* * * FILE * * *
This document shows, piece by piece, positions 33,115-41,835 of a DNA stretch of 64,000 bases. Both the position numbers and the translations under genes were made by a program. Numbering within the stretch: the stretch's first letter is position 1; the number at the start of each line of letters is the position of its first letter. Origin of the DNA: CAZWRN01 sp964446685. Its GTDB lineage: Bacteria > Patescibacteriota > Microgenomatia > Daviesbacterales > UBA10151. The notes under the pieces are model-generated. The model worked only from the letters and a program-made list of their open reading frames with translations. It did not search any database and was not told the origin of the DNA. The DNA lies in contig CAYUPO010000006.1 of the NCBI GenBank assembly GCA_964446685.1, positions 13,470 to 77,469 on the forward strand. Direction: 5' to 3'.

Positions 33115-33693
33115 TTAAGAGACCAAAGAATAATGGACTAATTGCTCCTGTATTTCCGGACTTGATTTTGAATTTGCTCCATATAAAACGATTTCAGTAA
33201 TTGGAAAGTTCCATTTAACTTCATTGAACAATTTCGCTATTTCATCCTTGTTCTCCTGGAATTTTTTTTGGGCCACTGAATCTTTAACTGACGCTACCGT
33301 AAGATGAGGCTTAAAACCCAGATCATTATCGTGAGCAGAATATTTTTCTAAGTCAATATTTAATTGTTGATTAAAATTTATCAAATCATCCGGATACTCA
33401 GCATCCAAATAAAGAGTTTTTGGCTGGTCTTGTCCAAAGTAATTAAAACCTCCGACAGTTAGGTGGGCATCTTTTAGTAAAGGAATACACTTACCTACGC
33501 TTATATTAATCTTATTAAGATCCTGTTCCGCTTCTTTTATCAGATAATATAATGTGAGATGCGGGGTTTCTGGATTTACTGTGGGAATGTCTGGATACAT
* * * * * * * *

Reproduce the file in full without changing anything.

This document shows, piece by piece, positions 33,115-41,835 of a DNA stretch of 64,000 bases. Both the position numbers and the translations under genes were made by a program. Numbering within the stretch: the stretch's first letter is position 1; the number at the start of each line of letters is the position of its first letter. Origin of the DNA: CAZWRN01 sp964446685. Its GTDB lineage: Bacteria > Patescibacteriota > Microgenomatia > Daviesbacterales > UBA10151. The notes under the pieces are model-generated. The model worked only from the letters and a program-made list of their open reading frames with translations. It did not search any database and was not told the origin of the DNA. The DNA lies in contig CAYUPO010000006.1 of the NCBI GenBank assembly GCA_964446685.1, positions 13,470 to 77,469 on the forward strand. Direction: 5' to 3'.

Positions 33115-33693
33115 TTAAGAGACCAAAGAATAATGGACTAATTGCTCCTGTATTTCCGGACTTGATTTTGAATTTGCTCCATATAAAACGATTTCAGTAA
33201 TTGGAAAGTTCCATTTAACTTCATTGAACAATTTCGCTATTTCATCCTTGTTCTCCTGGAATTTTTTTTGGGCCACTGAATCTTTAACTGACGCTACCGT
33301 AAGATGAGGCTTAAAACCCAGATCATTATCGTGAGCAGAATATTTTTCTAAGTCAATATTTAATTGTTGATTAAAATTTATCAAATCATCCGGATACTCA
33401 GCATCCAAATAAAGAGTTTTTGGCTGGTCTTGTCCAAAGTAATTAAAACCTCCGACAGTTAGGTGGGCATCTTTTAGTAAAGGAATACACTTACCTACGC
33501 TTATATTAATCTTATTAAGATCCTGTTCCGCTTCTTTTATCAGATAATATAATGTGAGATGCGGGGTTTCTGGATTTACTGTGGGAATGTCTGGATACAT